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BMC Research Notes

, 7:215

First Online: 05 April 2014Received: 29 September 2013Accepted: 02 April 2014DOI: 10.1186-1756-0500-7-215

Cite this article as: Moges, F., Endris, M., Belyhun, Y. et al. BMC Res Notes 2014 7: 215. doi:10.1186-1756-0500-7-215


BackgroundThe importance of bacterial isolates from waste water environment as a reservoir of antibiotic resistance and a potential source of novel resistance genes to clinical pathogens is underestimated. This study is aimed at to isolate and characterize public health important bacteria from waste water in hospital and non- hospital environments and evaluate the distribution of multiple drug resistance bacteria in the study area.

MethodsA cross-sectional study was conducted at Gondar from January-June 2012. The hospital waste water was taken from different sections of the Gondar University Teaching Hospital. Non- hospital environment samples were taken at different sites of the university campuses, Gondar College of Teachers education, and soft drink factory in Gondar. Samples were aseptically collected, transported and processed with in two hours following standard procedure. Identified organisms were assessed for different antibiotics following Kirby-Bauer disk diffusion method. All data was registered and entered in to SPSS version 16 computer program. P-values less than 0.05 were taken as statistically significant.

ResultA total of 60 waste water samples were processed for the presence of drug resistance pathogens. Among the total samples 113 bacterial isolates were recovered and of these 65 57.5% were from hospital environment and 48 42.5% were from non-hospital environment. The most frequently identified bacterium was Klebsiella spp. 30 26.6% followed by Pseudomonas spp. 1916.8%, E. coli 11.5% and Citrobacter spp 11.5%, and Staphylococcus aureus 8.2%. The over all prevalence of multiple drug resistance MDR in this study was 79-113 69.9%. MDR in hospital environment was found to be 53-68 81.5% while in non hospital environment was found to be 26-48 54.2%.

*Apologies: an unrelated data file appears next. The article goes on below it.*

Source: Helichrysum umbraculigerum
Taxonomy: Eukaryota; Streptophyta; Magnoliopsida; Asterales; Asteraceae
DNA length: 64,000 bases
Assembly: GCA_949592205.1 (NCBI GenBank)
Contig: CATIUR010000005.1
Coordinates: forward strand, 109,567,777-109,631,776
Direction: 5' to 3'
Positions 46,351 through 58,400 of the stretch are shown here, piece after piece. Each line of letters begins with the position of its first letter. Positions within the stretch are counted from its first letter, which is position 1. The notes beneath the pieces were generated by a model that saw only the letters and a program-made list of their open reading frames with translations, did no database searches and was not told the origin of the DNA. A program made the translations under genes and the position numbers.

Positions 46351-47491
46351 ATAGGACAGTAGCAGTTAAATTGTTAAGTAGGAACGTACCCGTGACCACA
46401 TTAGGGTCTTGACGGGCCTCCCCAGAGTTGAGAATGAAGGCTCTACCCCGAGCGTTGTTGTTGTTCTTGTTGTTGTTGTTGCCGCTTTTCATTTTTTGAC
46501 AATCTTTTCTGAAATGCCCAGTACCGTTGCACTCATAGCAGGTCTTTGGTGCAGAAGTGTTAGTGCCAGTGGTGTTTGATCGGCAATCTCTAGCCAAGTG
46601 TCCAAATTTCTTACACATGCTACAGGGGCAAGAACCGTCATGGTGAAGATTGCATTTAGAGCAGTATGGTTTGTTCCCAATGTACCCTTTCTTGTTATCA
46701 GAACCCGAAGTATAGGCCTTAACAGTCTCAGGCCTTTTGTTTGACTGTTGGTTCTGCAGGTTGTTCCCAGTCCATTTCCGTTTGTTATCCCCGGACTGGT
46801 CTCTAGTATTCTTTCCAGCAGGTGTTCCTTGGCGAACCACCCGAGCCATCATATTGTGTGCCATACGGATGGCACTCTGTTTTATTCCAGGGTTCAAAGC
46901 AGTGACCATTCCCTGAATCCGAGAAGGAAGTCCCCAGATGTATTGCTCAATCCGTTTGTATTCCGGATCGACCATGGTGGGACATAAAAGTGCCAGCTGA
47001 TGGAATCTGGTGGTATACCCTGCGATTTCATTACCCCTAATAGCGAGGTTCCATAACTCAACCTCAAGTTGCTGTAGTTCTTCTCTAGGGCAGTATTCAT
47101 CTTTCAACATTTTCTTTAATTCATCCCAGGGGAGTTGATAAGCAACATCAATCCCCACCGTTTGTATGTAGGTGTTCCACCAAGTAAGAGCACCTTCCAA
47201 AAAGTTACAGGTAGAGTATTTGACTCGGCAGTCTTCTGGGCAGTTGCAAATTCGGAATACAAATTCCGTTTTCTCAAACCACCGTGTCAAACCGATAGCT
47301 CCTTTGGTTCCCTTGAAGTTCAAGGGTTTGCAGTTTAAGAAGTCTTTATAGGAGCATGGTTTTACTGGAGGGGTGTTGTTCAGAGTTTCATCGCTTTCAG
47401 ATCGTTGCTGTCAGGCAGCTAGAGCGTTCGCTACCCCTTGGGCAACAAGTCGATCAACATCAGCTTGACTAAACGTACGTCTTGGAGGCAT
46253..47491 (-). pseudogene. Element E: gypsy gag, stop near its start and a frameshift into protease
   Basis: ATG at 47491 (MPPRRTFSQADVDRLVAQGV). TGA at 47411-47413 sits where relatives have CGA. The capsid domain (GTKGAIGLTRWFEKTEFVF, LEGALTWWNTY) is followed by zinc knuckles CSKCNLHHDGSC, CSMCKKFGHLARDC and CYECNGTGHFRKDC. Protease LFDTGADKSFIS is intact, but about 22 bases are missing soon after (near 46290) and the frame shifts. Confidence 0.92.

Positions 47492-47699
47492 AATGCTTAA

ConclusionsMultiple drug resistance to the commonly used antibiotics is high in the study area. The contamination of waste water by antibiotics or other pollutants lead to the rise of resistance due to selection pressure. The presence of antibiotic resistance organisms in this waste water should not be overlooked. Since this organisms may be vital to the safety and well-being of patients who are hospitalized and individual susceptible to infection. Therefore, proper waste water treatment plant should be established and improved sanitary measure should be practice.

KeywordsHospital environment Multiple drug resistance Non-hospital environment Waste water  Download fulltext PDF

Autor: Feleke Moges - Mengistu Endris - Yeshambel Belyhun - Walelegn Worku


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